Author Topic: My new downstairs neighbor smokes. Now my rental smells like an ashtray.  (Read 2306 times)

Heart of Tin

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I need advice about how to approach my landlord about this issue. Who better to ask than a bunch of landlords?

I moved in to a tri-plex with a 12 month lease at the beginning of April. The building was originally a duplex with full basements for the tenants on either side, but at some point one of the owners blocked off the back half of each basement, and converted the space into a third unit. I am renting a top level unit with the attached half basement.

When I began my tenancy in April there were no foul smells in the house. Three weeks ago my new downstairs neighbor moved in. She, her boyfriend, and her friends all smoke like chimneys which would be none of my business except that the second hand smoke has completely invaded my basement and is now making its way upstairs. My basement (where the clothes washer is located and where I used to hang dry my clothes) is completely unusable right now. I have moved all of my belongings out of the basement except a few pieces of furniture that simply won't fit upstairs. Luckily, it's spring and my furnace, which is located in the basement and thus pulls air from the basement, is off for the summer. I don't have central air, so I won't be running anything through the ducts until late fall. I have taped over all of my vents to trap the smell as much as possible, but it is now emanating from the basement door into the kitchen. I keep my windows open and fans on constantly when I'm home, but the smell is just getting worse.

How do I approach my landlord about this without seeming unreasonable? I will move out early if these conditions persist. I don't mean that as a threat, simply a statement of fact. All of my belongings will be ruined if I have to spend a winter cycling my filthy basement air through my house. Further it is a constant nuisance. I cannot use about 1/3 of my floorspace right now, and I don't want to be in my home with this smell. It's worth mentioning that I have talked to the new neighbors three times now about opening a window or smoking outside. Each time they are receptive and agreeable, but the smell just keeps getting worse. Talking to them has not worked. I want to stay in my house. I do not want to move again. How can I broach this with my landlord so that we can come to an amicable resolution? How would you want a tenant to approach you about this situation?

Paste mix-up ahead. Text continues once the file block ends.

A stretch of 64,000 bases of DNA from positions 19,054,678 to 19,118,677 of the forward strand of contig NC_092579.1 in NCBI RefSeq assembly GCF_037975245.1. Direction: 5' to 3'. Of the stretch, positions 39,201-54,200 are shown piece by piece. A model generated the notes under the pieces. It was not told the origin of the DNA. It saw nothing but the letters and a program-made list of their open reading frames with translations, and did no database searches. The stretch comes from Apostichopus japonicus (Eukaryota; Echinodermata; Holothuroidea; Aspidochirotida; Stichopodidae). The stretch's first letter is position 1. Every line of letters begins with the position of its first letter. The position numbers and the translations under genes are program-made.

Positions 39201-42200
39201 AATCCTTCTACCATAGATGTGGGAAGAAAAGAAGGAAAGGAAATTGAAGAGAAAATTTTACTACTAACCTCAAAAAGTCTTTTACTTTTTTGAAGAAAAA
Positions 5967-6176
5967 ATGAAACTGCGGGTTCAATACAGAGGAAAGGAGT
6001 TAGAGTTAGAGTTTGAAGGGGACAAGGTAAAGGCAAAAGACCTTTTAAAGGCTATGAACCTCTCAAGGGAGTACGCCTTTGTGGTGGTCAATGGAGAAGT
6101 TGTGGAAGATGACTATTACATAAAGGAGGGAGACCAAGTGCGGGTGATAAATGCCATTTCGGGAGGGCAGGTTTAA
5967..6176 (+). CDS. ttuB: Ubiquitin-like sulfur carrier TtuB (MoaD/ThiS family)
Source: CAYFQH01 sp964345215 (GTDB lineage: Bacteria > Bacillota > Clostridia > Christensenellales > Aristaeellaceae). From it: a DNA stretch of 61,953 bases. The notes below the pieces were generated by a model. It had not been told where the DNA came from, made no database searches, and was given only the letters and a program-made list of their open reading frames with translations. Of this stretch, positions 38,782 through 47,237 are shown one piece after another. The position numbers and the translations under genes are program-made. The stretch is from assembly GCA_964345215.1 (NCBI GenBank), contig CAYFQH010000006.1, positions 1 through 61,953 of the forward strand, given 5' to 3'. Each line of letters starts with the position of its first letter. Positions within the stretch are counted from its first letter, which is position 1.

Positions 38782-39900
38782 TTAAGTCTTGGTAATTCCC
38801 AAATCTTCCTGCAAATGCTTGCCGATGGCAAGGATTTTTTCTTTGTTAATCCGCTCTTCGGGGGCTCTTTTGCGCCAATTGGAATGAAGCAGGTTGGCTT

dreadmoose

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Sorry, this may not be too much help but in your lease does it mention anything about not smoking. In my area it is pretty rare to not have strict wording about smoking within units (fines and eviction).

After that you could have a look at current municipal acts in your area, they may have a standard of air quality that has to be guaranteed.

Unfortunately it seems tricky to be able to quantify the level of cigarette smoke coming in, so you'll have to hope your landlord can understand your aversion to the current amount. Having your furniture moved and ducts taped off may show him that you are serious, but it may help to start the complaint process now (so you don't let it build up and 'blow' at some point as that will come off unreasonable).
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Jon Bon

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Ok yeah so this kind of sucks. For sure read your lease backward and forward. Have you reached out to your landlord yet? If I for one found out some of my tenants were doing this I would be PISSED. For 1 this person is damaging my property, which pisses me off a lot. #2 he is pissing off my good lease following tenant (you) and ruining his possessions.

Check your lease, if you cant smoke he probably cant either and is breaking the lease. There is a good chance your landlord does not know, and would be grateful if you did let him know. Lord knows I would.